November 29, 2020

Security Attacks on Security Software

A new computer worm infects PCs by attacking security software, according to a Brian Krebs story in Saturday’s Washington Post. The worm exploits flaws in two personal firewall products, made by Black Ice and Real Secure Internet. Just to be clear: the firewalls’ flaw is not that they fail to stop the worm, but that they actively create a hole that the worm exploits. People who didn’t buy these firewalls are safe from the worm.

This has to be really embarrassing for the vendor, ISS. The last thing a security product should do is to create more vulnerabilities.

This problem is not unique. Last week, another security product, Norton Internet Security, had a vulnerability reported.

Consumers are still better off, on balance, using PC security products. On the whole, these products close more holes than they open. But this is a useful reminder that all network software caries risks. Careful software engineering is needed everywhere, and especially for security products.

Comments

  1. Cypherpunk says:

    You ought to put this on your ATAC list. There’s no better example of an abusable technology than a firewall that opens up new security vulnerabilities.

  2. Good point. Duly posted on ATAC.

  3. As a basic principle, if you add more software to a computer system, you add more bugs. Normally one argues, that by limiting the exposure to foreign, malicious data (network packets) to a small amount of well-written code you add to the robustness of the system by decreasing the number of exposed bugs. You assume that the firewall code is smaller and more concise than -for example- a big database server, thereby easier to keep bug-free.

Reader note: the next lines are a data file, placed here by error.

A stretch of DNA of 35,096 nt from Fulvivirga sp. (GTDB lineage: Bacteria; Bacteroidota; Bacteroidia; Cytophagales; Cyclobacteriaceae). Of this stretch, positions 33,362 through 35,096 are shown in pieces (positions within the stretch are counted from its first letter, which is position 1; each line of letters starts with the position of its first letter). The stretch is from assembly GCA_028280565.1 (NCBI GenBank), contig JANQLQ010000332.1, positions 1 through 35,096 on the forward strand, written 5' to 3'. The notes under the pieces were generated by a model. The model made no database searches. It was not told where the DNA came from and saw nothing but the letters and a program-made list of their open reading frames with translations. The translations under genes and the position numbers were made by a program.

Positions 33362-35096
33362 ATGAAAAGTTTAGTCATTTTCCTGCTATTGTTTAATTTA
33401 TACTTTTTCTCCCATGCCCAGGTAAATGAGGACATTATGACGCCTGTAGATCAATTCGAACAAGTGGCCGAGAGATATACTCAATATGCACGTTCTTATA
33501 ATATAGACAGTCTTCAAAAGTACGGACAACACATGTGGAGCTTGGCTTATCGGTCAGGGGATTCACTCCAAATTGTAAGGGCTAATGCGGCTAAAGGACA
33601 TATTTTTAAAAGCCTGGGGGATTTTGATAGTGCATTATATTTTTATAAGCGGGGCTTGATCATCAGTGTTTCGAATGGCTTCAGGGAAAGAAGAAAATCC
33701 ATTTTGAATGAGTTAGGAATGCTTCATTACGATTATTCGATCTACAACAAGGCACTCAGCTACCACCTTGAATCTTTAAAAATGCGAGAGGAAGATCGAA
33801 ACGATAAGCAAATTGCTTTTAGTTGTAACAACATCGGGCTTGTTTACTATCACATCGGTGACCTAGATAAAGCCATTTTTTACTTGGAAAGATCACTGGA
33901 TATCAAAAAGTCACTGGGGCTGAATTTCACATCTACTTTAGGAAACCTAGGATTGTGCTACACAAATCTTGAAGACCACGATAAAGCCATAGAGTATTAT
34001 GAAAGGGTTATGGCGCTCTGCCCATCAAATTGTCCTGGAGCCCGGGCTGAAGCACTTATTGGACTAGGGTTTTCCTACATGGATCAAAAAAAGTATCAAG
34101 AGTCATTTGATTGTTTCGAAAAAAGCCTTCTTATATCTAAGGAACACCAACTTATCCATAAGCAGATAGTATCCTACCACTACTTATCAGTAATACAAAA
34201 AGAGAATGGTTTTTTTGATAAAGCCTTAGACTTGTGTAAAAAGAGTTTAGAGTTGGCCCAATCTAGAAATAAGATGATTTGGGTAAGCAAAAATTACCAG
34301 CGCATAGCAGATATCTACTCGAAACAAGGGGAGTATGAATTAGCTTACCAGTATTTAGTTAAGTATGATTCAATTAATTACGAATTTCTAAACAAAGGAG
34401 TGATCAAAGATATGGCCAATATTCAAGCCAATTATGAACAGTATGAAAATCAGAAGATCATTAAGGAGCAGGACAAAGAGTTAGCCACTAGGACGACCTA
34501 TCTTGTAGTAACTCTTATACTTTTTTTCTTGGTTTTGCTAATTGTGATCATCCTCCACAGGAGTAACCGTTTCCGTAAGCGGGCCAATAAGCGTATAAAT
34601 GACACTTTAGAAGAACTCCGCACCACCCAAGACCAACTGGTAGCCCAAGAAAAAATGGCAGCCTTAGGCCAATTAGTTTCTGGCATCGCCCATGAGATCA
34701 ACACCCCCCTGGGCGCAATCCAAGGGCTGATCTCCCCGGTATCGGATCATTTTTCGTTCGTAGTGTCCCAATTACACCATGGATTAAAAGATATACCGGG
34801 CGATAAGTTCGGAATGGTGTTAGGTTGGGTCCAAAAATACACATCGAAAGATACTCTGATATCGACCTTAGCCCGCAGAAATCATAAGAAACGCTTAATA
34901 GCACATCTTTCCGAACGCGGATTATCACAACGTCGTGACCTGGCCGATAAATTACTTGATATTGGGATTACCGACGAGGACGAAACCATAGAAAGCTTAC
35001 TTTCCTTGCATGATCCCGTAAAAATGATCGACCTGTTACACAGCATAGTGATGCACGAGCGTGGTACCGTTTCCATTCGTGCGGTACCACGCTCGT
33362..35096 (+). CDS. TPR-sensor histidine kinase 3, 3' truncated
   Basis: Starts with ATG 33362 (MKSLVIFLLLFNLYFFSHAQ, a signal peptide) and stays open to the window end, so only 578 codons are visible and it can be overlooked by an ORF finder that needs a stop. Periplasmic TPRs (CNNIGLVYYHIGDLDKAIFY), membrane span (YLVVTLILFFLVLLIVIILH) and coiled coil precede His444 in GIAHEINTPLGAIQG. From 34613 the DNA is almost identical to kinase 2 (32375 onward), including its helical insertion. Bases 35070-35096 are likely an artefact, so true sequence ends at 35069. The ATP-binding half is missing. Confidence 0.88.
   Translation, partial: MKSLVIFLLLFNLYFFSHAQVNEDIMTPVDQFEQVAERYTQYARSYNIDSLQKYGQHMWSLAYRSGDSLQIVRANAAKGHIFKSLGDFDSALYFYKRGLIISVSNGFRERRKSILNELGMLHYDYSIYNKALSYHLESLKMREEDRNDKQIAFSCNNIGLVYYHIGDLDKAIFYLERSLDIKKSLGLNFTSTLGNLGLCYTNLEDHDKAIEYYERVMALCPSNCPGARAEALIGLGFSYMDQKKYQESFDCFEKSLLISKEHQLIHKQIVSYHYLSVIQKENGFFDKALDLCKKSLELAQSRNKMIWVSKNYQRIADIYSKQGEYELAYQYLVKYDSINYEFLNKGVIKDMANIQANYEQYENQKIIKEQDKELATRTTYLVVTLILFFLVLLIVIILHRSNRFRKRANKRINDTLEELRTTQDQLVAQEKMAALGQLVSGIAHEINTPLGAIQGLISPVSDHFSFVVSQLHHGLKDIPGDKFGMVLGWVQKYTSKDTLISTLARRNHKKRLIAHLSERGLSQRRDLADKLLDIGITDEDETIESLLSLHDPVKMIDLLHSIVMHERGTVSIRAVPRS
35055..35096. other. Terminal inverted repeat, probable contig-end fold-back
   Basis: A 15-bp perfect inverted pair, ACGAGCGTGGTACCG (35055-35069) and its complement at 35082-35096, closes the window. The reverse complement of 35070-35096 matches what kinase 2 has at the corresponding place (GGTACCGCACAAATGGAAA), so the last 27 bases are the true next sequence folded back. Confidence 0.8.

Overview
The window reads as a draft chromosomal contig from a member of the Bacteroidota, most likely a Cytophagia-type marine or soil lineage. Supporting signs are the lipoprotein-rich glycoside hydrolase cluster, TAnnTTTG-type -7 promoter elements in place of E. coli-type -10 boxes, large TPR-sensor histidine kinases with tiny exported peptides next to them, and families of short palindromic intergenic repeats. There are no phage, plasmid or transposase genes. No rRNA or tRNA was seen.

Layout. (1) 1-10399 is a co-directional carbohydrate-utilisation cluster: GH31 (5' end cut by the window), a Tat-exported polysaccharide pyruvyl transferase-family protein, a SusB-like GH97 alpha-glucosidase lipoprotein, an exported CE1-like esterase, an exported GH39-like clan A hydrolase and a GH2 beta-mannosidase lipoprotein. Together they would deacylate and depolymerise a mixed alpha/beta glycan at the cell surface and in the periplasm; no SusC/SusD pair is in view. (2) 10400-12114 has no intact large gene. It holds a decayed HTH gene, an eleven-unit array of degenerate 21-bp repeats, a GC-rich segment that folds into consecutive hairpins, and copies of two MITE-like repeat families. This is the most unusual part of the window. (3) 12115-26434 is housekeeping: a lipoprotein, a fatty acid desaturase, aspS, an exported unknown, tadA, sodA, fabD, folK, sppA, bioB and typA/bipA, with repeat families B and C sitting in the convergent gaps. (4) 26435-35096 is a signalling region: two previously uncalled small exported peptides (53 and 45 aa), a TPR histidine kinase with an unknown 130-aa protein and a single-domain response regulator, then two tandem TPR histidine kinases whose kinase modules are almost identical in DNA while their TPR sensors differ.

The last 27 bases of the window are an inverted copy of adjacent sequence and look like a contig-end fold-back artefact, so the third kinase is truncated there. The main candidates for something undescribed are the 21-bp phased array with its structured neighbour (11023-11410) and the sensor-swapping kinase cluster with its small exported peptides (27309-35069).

But: On the most number of machines, it does not make sense to have any service running in the first place (windows machines ship with a plethora of unneeded services listening), so instead of installing an additional product one could just disable all that stuff, reducing the amount of exposed code to the operating-system’s ip/tcp/udp-stack that is just refusing all connections.

    This code certainly is audited to a greater extent than any personal firewall, is smaller (those “personal firewalls” have to show big flashy windows creating the illusion of a never-ending threat to security, thereby increasing the need for more “security” products) and thereby almost certainly safer to expose.

    I therefore claim that most of those personal firewalls are snake-oil and just a money-making scheme, trying to fool people into buying this stuff instead of applying pressure to the software vendors to ship their products with safe settings and bug-depleted code (which they need anyway, because you cannot always have a firewall in front of everything).

    Please note: I don’t want to say that firewalls are a bad idea per se, they just are a bad idea in 80% of all cases, and in 99% of the common case of “aunt tilly” and her personal computer.

    And as a non-security sidenode: By warning about every single dropped packet in big flashy windows, these firewalls annoy administrators everywhere because their users phone in to complain about someone “attacking my computer”…

  4. Witty Worm Analysis

    Peter Harsha at CRA points to an interesting analysis, by Colleen Shannon and David Moore of CAIDA, of the recent Witty worm….

  5. Chris Tunnell says:

    “I therefore claim that most of those personal firewalls are snake-oil and just a money-making scheme, trying to fool people into buying this stuff instead of applying pressure to the software vendors to ship their products with safe settings and bug-depleted code (which they need anyway, because you cannot always have a firewall in front of everything).”

    If you were a firewall company, how much of a change do you think you could have Microsoft make? If you are going to run the same OS-code on many machines, it has to satisfy the majority of people’s needs, and disabling some of those services just creates problems.

    We just cannot live in a service-less world anymore. Limiting services is limiting functionality (though sometimes un-needed functionality), so unless we unplug our computers and go back to pong, there will be some need for firewalls. There are no panaceas to computer security, so people disable services *and* use firewalls.

    I think you could argue that firewalls now give false senses of security, but do you really feel firewalls are ever worthless?